The reactive silica produced above was then slurried in water to 14.56% solids content and 616 g of this silica slurry was added to a reaction vessel equipped with a constant torque agitator and paddle blades and a specified amount of a polymer and water were added to the reactor. The mixture was brought to 70° C. and digested for 5 minutes. Then 292 g of lime slurry at 16.2% solids were added to the reactor. The reactor temperature was raised to 95° C. and the reaction mixture digested for 1 hour. The resulting coated calcium silicate (CaSiO3) was then filtered and dried overnight at 150° C., then milled in a coffee mill.
The amount of water and specific polymer for Example 1 and 2 are given in Table 1 below.
1% CEKOL ® 2000 CMC, g
1.17% CHITOLINK ® 501, g
Several properties of Example 1 and 2 products, as well as the properties of a control sample that was made by the same procedure without any polymer addition were determined according to the methods described above and are summarized in Table 2 below.
Odor Neutralization (μl/g)
CEKOL® 2000 is sodium carboxymethyl cellulose available from Noviant B.V., Nijmegen, the Netherlands and CHITOLINK® 501 is 1% chitosan acetate available from Marine Extract, Ltd, Shippagan, New Brunswick, Calif.
It is seen in Table 2 above that the odor neutralization capacity of Example 1 and Example 2 is comparable to the control sample (no treatment), however the pH was reduced significantly.
In these examples, already formed calcium silicate was post-treated with different treatment amounts of various sodium carboxymethyl cellulose polymers to reduce the product pH. HUBERDERM® 1000 calcium silicate (CaSiO3) available from J. M. Huber Corporation, Havre de Grace, Md., was added to water to form a slurry in an agitated vessel using a constant torque agitator fitted with paddle blades. To this slurry, a CMC solution was added with additional water. The resultant mixture was heated to 95° C. and digested for 60 minutes. Finally, the resultant product was recovered by filtration, washed with 2 liters hot water, and then dried overnight at 50° C. The process variables for Examples 3 to 5 are summarized in Table 3.
Calcium Silicate, g
CMC solution, g
CMC concentration, %
Water added, g
CEKOL® 500T, 700 and 2000 carboxymethylcellulose (CMC) products are available from Noviant B.V., Nijmegen, the Netherlands. Examples 3-5 and an untreated HUBERDERM® 1000 calcium silicate control were tested according to the methods described above. The analysis results are summarized in Table 4 below. As above, the pH of the treated materials was reduced significantly when compared to the control.
In this example, calcium silicate was post-treated with cross-linked chitosan to reduce the product pH. Into a vessel equipped with a high shear mixer (Silverson model L4R available from Silverson Machines, Ltd., Waterside, Chesham, Bucks, UK) was added 23.7 g HUBERDERM® 1000 calcium silicate (CaSiO3), 60 g water and 100 g of a mixture of 5% NaOH in methanol. The Silverson mixer was turn on and the mixture was stirred at 6000 rpm. While mixing, 90 g of a solution prepared by dissolving 2.5 g chitosan (available from ICN Biomedical, Inc., Aurora, Ohio) and 2.5 g glycine in 100 g of aqueous 2% acetic acid was added to this slurry. The mixture was digested for 10 minutes with stirring continued. The resultant product was filtered, reslurried in hot water, then re-filtered and washed with cold water and dried overnight at 50° C. The dried product was milled then reslurried in 200 g hot water and 100 ml of 25% glutaraldehyde and digested for 10 minutes at 50° C. The product was recovered by filtration, washed with hot water, slurried in water and re-filtered and washed with cold water and dried at 50° C. overnight.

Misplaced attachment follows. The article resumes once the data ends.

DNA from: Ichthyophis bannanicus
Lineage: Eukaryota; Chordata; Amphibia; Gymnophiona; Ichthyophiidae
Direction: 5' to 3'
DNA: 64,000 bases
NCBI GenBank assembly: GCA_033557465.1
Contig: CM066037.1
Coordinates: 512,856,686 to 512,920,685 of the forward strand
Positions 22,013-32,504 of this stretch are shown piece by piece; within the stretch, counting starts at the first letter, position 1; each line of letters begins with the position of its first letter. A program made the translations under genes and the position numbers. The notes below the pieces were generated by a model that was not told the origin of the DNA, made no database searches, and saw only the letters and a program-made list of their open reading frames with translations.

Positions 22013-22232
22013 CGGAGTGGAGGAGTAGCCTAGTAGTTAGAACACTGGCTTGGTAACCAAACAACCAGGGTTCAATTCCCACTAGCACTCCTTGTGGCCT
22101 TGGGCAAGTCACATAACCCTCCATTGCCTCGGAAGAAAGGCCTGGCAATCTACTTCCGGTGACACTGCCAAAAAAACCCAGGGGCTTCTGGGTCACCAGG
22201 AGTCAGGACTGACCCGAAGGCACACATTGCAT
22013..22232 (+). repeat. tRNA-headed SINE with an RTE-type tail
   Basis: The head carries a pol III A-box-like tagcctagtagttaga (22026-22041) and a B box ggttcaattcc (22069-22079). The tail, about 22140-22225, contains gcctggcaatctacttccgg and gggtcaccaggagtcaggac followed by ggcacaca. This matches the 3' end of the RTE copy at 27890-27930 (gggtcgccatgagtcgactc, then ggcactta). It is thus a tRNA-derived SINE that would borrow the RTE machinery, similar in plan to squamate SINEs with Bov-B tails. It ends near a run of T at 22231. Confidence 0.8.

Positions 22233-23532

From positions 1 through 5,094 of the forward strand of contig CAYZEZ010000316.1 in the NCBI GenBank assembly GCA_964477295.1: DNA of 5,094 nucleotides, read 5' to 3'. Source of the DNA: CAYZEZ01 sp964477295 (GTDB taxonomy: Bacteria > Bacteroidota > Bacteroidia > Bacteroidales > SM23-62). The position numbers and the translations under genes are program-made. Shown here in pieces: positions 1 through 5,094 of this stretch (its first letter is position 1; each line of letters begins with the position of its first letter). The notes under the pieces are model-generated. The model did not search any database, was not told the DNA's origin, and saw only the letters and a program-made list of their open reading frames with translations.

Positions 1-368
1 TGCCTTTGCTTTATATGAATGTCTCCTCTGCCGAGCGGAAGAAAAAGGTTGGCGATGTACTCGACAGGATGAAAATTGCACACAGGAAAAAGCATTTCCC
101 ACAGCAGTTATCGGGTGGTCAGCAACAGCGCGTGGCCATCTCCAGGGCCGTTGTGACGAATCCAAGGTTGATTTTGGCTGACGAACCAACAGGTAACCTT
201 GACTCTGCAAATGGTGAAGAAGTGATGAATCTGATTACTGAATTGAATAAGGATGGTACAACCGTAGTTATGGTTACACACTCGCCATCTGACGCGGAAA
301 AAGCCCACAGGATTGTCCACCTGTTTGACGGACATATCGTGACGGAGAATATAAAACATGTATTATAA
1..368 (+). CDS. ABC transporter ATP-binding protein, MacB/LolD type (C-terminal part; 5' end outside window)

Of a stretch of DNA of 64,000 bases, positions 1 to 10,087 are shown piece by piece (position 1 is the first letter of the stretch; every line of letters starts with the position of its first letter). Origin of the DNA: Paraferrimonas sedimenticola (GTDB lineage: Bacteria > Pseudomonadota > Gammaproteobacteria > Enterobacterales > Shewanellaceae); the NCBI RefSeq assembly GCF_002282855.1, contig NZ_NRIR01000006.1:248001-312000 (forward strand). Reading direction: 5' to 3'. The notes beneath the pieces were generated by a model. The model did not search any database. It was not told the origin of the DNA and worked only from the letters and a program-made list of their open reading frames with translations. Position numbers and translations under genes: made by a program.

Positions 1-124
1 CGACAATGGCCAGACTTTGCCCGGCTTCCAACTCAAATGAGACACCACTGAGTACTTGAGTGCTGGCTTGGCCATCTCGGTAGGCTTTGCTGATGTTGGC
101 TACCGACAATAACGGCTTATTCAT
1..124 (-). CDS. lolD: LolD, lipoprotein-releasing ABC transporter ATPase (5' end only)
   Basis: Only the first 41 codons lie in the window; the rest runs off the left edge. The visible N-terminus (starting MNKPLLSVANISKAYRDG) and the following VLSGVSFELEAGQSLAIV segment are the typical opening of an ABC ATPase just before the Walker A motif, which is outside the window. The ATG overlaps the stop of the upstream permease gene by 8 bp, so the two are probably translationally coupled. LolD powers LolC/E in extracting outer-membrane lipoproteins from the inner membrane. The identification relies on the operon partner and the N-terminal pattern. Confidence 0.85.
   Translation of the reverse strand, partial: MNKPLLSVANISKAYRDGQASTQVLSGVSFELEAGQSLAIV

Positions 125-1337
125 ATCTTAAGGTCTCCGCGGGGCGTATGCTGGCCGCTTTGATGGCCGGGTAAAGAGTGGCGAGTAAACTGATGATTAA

The resultant product containing 5% cross-linked chitosan was analyzed according to the methods described above and had a pH of 9.2 and an odor neutralization capacity of 970 μl/g.
In these examples, already formed calcium silicate was post-treated with different treatment amounts of various soluble polymers and tested for ease of dispersion into aqueous and non-aqueous cosmetic systems. The calcium silicate was a 2.0 mole ratio Ca2:SiO4 product produced by adding a total of 1052 liters of sulfuric acid at a concentration of 11.5% at a rate of 17.8 lpm (liters per minute) to 1893 liters of waterglass solution (3.3 SiO2/Na2O mole ratio) containing 13% sodium silicate solids while mixing at a temperature of 95° C. The addition of the sulfuric acid was continued until a pH of 5.5 was obtained, and the reaction mixture was digested for 1 hr. The resulting suspension of silica particles was recovered by filtration, and washed and dried to form a finely divided reactive silica powder.
95.3 kg reactive silica produced above was then slurried in water to 17.7% solids in a reaction vessel equipped with a constant torque agitator and paddle blades. Then 512 kg water and 233.8 kg lime slurry at 18.7% solids were added to the reactor. The reactor temperature was raised to 95° C. and the reaction mixture digested for 60 minutes. The resulting calcium silicate was then filtered, dried and milled.
A portion of the 2.0 mole ratio Ca2:SiO4 prepared above was retained as a control. Another portion was treated with CMC by adding 100 g calcium silicate to 900 g water in an agitated vessel using a constant torque agitator and paddle blades. To this slurry was added 167.3 g of 3% CEKOL® 500T CMC and 200 g water. The mixture was heated to 95° C. and digested for 60 minutes, before being recovered, by filtration, then washed, and dried. This 2 mole ratio calcium silicate treated with 5% CMC was EXAMPLE 7.